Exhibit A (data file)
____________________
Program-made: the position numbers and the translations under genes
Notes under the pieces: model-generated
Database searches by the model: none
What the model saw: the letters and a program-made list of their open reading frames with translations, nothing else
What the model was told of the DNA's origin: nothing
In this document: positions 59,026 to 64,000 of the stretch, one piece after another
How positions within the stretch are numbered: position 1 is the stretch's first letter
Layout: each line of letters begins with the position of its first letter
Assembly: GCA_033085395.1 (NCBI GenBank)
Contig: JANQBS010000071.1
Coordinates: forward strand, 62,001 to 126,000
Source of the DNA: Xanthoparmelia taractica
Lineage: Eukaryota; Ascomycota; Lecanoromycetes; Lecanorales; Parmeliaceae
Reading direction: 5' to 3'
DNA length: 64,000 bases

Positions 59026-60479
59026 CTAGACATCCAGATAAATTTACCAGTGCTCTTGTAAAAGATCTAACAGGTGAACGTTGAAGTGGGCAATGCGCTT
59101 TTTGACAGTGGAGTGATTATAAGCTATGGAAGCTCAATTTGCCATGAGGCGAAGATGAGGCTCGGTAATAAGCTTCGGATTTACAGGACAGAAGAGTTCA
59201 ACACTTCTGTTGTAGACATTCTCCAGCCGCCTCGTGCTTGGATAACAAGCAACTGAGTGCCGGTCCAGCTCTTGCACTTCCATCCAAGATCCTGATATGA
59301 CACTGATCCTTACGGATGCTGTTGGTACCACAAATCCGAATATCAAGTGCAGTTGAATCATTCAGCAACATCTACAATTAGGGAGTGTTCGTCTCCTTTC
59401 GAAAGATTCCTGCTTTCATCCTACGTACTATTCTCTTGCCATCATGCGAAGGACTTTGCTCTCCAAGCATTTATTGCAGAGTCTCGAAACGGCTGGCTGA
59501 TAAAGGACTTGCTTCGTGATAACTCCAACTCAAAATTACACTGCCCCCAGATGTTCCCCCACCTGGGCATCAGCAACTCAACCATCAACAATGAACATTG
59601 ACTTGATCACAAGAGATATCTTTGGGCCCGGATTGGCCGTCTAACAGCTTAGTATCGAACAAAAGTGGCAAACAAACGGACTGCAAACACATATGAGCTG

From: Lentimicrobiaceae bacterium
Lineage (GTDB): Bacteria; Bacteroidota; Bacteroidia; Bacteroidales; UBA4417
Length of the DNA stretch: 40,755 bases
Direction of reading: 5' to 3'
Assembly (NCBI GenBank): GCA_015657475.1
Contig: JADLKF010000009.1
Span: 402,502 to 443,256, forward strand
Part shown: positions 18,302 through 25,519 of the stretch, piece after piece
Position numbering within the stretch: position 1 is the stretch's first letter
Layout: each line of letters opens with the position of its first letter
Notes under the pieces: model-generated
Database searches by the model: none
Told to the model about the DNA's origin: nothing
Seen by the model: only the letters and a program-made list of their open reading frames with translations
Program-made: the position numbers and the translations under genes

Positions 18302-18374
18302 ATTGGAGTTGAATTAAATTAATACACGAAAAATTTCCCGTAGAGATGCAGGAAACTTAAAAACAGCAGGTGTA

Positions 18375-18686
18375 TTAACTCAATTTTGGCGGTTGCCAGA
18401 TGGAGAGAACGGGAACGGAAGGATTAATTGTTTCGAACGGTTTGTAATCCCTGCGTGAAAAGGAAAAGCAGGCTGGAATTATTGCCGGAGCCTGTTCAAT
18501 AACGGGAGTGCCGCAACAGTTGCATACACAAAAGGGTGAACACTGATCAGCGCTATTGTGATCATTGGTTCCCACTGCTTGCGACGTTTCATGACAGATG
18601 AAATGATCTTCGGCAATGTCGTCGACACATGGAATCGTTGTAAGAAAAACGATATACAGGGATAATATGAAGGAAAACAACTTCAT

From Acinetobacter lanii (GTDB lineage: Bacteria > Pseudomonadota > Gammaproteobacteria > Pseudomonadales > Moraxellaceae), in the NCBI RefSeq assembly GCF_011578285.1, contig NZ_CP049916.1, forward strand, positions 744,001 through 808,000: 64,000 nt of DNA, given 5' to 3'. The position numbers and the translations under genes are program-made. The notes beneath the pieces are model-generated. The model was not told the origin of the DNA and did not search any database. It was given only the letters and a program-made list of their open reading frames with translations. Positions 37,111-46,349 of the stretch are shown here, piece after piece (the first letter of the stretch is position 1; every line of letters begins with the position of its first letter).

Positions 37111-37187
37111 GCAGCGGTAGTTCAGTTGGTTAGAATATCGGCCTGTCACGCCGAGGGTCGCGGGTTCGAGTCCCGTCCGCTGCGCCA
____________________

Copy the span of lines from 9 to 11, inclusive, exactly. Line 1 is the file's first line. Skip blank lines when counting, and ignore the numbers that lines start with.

Assembly: GCA_033085395.1 (NCBI GenBank)
Contig: JANQBS010000071.1
Coordinates: forward strand, 62,001 to 126,000